Smiling, I sat down on the ground beside him, not caring about the palm fronds poking me in the arm or the Florida sun sitting heavy as a blanket on my bare shoulders, and savored the matchless sight of a happy dog.

The Rear View and the Forward Gaze

“Society is built, instead, upon the countless habits and rituals of its members, both living and dead. Since collective identity emerges imperceptibly from these everyday experiences, our understanding of ourselves is always rather nebulous and imprecise — like one of those optical illusions that, when one focuses too hard, dissolves back into the page. As each generation passes, we forget something essential — if intangible—about ourselves. With the final breath of every dying person, some small spirit of the age escapes irretrievably into the air.”

Kit Wilson, “Sentimental Nihilism and Popular Culture”

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Perhaps it’s because I’m reading A Canticle for Leibowitz or because my grandfather is slowly dying from Alzheimer’s or because the world is changing so quickly that I feel powerless and totally other in my own skin, but whatever the reason, this article by Kit Wilson struck somewhere deep within me and sent everything to rattling and swaying. But that was a good thing because—in some strange roundabout way—it helped me to replait a few loose thoughts.

The Value of History
I highly recommend reading the piece in its entirety, but for the purposes of this blog, I’ll give you the précis. Focusing on the arts, Wilson argues that a shared history is essential to culture, that tradition has a greater purpose than we know. When we hurl those things out the window in favor of the new, when we embrace only what is deemed relevant and “burn the great oaks of Western culture to the ground,” it is we who end of sitting on and sifting through the ashes. And without a robust understanding of tradition and shared history, “Every last inherited standard — every last comfort — must be torn from us once and for all.”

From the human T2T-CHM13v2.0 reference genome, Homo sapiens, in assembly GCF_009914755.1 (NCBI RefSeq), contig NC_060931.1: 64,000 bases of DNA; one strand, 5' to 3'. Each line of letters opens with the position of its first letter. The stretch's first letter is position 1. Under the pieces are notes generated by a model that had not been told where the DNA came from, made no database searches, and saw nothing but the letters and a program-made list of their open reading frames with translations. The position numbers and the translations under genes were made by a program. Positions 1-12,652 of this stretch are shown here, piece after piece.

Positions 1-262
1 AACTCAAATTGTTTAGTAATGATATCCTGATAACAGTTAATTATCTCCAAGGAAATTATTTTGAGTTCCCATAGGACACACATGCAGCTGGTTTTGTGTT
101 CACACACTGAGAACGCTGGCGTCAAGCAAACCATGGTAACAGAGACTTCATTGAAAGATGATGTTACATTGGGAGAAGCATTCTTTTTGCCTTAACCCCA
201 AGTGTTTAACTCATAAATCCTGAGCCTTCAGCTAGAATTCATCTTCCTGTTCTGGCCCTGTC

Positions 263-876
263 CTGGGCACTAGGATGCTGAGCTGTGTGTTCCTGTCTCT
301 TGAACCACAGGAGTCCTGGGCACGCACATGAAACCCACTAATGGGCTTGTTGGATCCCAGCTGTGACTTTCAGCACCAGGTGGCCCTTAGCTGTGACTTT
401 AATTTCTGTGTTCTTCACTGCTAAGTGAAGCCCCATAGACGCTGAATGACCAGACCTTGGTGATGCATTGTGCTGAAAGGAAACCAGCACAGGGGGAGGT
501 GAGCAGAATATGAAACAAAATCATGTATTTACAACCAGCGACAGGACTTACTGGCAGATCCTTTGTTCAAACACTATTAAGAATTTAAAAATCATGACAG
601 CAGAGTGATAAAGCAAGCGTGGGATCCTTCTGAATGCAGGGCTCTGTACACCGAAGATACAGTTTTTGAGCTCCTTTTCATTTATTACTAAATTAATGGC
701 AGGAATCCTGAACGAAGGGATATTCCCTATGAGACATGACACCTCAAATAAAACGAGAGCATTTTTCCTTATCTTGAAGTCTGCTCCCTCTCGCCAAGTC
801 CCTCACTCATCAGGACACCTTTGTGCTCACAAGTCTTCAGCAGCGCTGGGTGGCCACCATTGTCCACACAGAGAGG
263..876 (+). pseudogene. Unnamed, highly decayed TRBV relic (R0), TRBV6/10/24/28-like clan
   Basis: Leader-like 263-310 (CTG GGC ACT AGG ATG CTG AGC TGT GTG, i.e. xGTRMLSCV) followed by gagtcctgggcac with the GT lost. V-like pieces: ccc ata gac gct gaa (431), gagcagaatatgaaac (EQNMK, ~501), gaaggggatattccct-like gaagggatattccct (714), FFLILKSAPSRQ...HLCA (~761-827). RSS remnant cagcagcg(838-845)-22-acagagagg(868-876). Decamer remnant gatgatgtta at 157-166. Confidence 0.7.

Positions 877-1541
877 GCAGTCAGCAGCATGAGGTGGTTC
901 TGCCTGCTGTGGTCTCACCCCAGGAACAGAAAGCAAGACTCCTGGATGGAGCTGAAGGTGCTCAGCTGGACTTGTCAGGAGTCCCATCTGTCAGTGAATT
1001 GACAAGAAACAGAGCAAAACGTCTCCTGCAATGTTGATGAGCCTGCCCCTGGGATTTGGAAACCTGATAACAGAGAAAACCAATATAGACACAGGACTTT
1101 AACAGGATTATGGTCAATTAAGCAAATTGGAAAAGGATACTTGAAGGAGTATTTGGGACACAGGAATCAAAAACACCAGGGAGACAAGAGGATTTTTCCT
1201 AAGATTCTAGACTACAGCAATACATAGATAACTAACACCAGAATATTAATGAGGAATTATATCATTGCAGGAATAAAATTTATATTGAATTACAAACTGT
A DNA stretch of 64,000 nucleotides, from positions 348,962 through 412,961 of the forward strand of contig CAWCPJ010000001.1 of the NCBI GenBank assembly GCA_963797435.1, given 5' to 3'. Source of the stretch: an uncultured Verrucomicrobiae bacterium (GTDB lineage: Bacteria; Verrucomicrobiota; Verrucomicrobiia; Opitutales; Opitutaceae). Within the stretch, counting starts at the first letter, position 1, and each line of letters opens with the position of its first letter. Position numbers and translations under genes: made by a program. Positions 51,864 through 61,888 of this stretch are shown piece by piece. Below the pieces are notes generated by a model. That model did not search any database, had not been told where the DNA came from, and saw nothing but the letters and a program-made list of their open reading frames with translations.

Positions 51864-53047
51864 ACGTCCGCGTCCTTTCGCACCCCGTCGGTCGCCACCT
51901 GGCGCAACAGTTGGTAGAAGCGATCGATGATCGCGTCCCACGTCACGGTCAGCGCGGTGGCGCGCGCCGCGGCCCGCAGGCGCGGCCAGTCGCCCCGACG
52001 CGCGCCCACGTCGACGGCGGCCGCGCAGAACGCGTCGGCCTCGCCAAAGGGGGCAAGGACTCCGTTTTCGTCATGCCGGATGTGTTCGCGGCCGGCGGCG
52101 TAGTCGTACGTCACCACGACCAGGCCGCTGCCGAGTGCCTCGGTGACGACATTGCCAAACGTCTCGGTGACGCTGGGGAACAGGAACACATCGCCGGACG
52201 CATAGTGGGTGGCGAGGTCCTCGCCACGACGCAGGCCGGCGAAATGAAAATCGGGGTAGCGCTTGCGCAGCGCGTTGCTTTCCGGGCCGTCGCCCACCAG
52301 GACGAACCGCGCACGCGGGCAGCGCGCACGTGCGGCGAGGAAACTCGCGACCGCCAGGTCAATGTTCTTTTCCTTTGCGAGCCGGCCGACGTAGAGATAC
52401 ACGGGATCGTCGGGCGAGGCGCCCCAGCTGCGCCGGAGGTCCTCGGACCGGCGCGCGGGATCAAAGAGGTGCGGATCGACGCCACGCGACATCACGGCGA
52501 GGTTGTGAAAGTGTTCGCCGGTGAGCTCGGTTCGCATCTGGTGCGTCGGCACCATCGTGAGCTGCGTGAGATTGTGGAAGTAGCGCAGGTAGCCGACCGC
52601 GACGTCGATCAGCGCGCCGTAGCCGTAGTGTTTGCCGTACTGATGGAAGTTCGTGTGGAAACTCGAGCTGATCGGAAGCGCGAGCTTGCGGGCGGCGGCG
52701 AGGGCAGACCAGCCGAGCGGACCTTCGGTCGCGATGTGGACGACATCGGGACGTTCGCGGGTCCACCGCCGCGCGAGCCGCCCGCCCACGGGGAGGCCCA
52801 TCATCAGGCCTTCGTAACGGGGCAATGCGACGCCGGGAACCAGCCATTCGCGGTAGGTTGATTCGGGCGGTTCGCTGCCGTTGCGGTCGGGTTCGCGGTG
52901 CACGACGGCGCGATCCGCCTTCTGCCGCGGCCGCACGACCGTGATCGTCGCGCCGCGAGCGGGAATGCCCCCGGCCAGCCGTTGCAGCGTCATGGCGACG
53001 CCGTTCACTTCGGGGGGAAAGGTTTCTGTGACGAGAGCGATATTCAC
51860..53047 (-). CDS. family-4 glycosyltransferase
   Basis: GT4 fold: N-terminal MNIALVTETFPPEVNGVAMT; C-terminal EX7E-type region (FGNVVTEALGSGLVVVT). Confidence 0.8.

Image courtesy of http://mentalfloss.com/article/51788/62-worlds-most-beautiful-libraries
Image courtesy of http://mentalfloss.com/article/51788/62-worlds-most-beautiful-libraries

The nihilism that plagues us will be our undoing, according to Wilson. To combat it, we must embrace history and “engage with one another as members of a common group.” And the best way to do so is through pop culture, which has “stayed the course of the 20th century much more successfully than [its] ‘higher’ cousins.”

“Popular culture crystallised archetypically Western tropes that, if nurtured, may still blossom again,” Wilson says. “So ingrained in the public’s mind are the perfect cadence and the love story that not even the Enlightenment’s cynical ticks can burrow deep enough to suck them out. Today, like the lounge suit, their ubiquity conceals a quintessentially Western inheritance. But it cannot look after us alone. It is but one part of an urgently needed review of who we are and where we’re going. And to face the future with any confidence, we must begin with the memory of where we once came from.” (Emphasis mine)

The artistic past we tried so hard to erase is still there, hidden in plain sight. The familiar strain in the mundane. And I heartily agree with his call to redeem the past. There is absolutely no shame in remembering where you came from, in asserting that your culture’s past (tangled and flawed as it might be) is valuable and worth preserving.

I think about literature, my own beloved discipline, and I am grateful for the professors who taught me Shakespeare as well as those who exposed me to Lorraine Hansberry. Incorporating Mariama Ba into my life doesn’t mean George Orwell needs to go the way of the Dodo. Making room for Ishmael Reed doesn’t make it impossible for me to keep on loving T.S. Eliot. (And if you want another interesting read from an unexpected place, check out what Monica Lewinksky—yes that Monica Lewinsky—has to say about him.)

Image courtesy of http://www.classicfm.com/discover/music/classical-street-art/beethoven-wall/
Image courtesy of http://www.classicfm.com/discover/music/classical-street-art/beethoven-wall/

In Life As Well As Art